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Since the introduction of Windows 95, most computer users both in the home and in the office have used some form of 32-bit operating system. Windows 95, 98, 98SE, ME, 2000, XP Home, and XP Professional are all 32-bit operating systems.
In the early days of 32-bit operating systems, RAM (computer memory) increased over time in the average computer from 32 megabytes (MB) to about 512 MB at the release of Windows XP in 2002. As memory use increased, reaching the memory limits of Windows XP became a real possibility.
With the introduction of Windows XP x64 in mid-2005, memory limits looked like a thing of the past. Unfortunately, slow support by computer hardware vendors ensured that the memory limits of 32-bit operating systems would haunt computer users starting in about 2006.
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Why are There Memory Limits in Operating Systems?
Many people ask why there even are memory limits in operating systems. Why can’t we simply add as much RAM as our motherboards will physically allow? The answer lies in the nature of addressable information.
As many people know, computers use a binary language to calculate, store, and retrieve information. A bit of information can convey two states, on and off, signified by zeroes and ones in binary language.
A 32-bit operating system can address only 2^32 (i.e. 2 raised to the 32nd power) bits of total memory. This amounts to 4,294,967,296 bits of information. This is why Windows XP has a 4 gigabyte (GB) memory limit. To make matters worse, the operating system can only address about 4 GB of cached memory in total. This means that the total amount of RAM recognized by Windows XP is 4 gigabytes, which includes all cached memory in the computer such as RAM, graphics memory in a video card, cached storage in a CPU, and other sources.
This is why Windows XP only reports about 2.8 to 3.25 GB of RAM in a computer with 4 GB of RAM. The missing RAM is equal to the total cacheable memory from other sources in the computer. To make matters worse, Windows XP can only dedicate 3.25 GB of memory to any single process.
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Theoretical Limits of a 64-bit Operating System
Using the logic discussed above, the theoretical memory limit of a 64-bit operating system is 2^64 (i.e. 2 raised to the 64th power) which equals 18,446,744,073,709,551,616 bytes (16 exabytes). To make things easier, this is about 18,446,744,073 GB.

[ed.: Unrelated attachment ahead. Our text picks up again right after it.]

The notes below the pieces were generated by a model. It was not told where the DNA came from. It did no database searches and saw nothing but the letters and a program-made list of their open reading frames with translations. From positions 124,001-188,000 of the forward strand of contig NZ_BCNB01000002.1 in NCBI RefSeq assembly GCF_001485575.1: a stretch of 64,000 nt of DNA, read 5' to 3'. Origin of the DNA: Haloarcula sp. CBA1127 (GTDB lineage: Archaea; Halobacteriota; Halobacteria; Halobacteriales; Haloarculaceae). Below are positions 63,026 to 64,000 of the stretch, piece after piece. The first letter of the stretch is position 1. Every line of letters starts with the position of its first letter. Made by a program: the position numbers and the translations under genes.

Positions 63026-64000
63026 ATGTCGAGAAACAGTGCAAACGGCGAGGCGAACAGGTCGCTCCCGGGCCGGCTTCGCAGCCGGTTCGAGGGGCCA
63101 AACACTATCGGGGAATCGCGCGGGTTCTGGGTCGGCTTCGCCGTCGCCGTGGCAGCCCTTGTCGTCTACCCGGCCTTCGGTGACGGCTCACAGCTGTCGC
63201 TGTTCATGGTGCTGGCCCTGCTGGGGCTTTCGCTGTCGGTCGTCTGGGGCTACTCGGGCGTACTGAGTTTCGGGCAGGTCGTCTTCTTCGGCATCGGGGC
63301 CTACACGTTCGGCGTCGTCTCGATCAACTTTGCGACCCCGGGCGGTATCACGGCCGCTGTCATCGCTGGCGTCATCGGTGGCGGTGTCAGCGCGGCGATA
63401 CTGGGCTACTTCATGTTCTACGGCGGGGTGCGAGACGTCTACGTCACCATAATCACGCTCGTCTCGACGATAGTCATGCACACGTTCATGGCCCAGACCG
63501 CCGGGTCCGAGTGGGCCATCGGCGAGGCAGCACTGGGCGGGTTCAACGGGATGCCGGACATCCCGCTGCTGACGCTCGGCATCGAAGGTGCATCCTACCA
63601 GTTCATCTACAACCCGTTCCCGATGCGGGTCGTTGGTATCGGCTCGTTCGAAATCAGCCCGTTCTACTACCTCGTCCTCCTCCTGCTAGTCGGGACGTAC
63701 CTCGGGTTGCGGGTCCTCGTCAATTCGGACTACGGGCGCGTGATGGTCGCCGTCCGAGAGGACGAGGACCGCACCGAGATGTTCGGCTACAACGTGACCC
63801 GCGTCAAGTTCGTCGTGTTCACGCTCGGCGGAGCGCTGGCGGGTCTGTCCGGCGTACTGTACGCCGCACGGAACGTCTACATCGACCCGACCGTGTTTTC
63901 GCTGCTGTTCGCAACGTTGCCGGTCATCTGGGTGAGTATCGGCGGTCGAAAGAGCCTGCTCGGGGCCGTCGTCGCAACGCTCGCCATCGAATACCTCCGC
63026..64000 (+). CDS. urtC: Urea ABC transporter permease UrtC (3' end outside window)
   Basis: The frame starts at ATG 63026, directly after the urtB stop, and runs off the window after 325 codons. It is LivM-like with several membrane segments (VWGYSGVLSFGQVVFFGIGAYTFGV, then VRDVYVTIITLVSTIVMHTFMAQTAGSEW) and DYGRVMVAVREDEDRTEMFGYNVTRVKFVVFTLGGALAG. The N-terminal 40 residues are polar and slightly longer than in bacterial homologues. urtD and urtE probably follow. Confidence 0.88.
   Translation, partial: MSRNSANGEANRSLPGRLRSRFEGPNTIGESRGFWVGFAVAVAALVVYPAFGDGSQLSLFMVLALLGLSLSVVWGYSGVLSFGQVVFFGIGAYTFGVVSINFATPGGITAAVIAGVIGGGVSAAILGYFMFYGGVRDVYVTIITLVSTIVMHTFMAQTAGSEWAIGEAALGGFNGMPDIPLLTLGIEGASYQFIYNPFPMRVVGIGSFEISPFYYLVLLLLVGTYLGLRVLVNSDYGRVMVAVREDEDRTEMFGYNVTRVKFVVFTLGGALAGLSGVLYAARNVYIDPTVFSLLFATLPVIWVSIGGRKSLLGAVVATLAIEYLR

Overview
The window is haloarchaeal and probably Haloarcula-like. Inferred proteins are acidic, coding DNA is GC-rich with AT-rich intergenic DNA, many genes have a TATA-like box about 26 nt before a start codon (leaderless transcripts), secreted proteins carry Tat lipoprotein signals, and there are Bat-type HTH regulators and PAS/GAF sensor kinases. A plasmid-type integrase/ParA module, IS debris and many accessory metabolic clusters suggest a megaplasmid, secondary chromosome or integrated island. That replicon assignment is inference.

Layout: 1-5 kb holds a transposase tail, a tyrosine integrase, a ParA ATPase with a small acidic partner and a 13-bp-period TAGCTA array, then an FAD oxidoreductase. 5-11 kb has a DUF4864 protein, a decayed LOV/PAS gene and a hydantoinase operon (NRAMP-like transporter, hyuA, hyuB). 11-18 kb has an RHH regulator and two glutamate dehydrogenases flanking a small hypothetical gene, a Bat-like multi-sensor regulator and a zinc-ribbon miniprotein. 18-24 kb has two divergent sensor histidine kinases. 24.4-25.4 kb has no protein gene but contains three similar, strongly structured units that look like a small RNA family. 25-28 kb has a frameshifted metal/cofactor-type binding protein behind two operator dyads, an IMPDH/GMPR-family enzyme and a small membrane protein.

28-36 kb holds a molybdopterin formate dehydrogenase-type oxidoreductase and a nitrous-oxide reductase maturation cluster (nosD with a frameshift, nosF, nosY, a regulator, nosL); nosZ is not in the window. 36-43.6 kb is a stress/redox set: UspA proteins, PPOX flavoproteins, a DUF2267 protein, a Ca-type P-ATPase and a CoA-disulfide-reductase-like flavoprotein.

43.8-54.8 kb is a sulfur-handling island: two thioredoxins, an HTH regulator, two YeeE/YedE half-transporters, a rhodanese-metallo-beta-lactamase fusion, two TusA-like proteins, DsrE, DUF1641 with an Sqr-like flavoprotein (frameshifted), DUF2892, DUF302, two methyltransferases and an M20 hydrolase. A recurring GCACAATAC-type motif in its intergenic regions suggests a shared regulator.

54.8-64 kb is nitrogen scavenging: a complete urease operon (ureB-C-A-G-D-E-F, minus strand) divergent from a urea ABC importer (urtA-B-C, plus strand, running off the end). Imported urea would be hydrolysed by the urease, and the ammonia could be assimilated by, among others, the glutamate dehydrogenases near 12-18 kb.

Of course, today no computer could possibly use that much memory. This figure simply represents the theoretical memory limit of a 64-bit operating system.
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The Memory Limits of Windows XP x64
Windows XP 64 uses the same kernel as Windows Server 2003 (version 5.2.3790.1830). The impracticality of expecting that any computer or operating could take advantage of 16 exabytes of memory led Microsoft to cap the memory limit of Windows XP x64 to 128 GB of memory per process. This memory limit is far above the 4 GB limit of previous 32-bit operating systems and leaves enough breathing room for unforeseeable increases in memory requirements of computers and software in the near future.
Few home computers are capable of using even 8 GB of memory. This limit is not attributable to the operating system but the limitations associated with the motherboard. It is impractical to think that any home user could take advantage of even 8 GB of memory, let alone 128 GB. Motherboard manufacturers rarely make their motherboards capable of using 8 GB of memory although some high-end gaming boards can use 16 GB of memory. Many servers can never have enough memory. They are much more capable of using and sometimes exceeding the use of 128 GB of memory.
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Although home users often hit the 4 GB limit of 32-bit operating systems, it is unlikely the 128 GB memory limit of Windows XP x64 will be a problem in the near future. A 64-bit operating system can theoretically address 16 exabytes of information. Still, Microsoft capped the limit in its Windows XP x64 operating system to 128 GB, a limit that is likely to outlast the use of Windows XP x64 as a home operating system.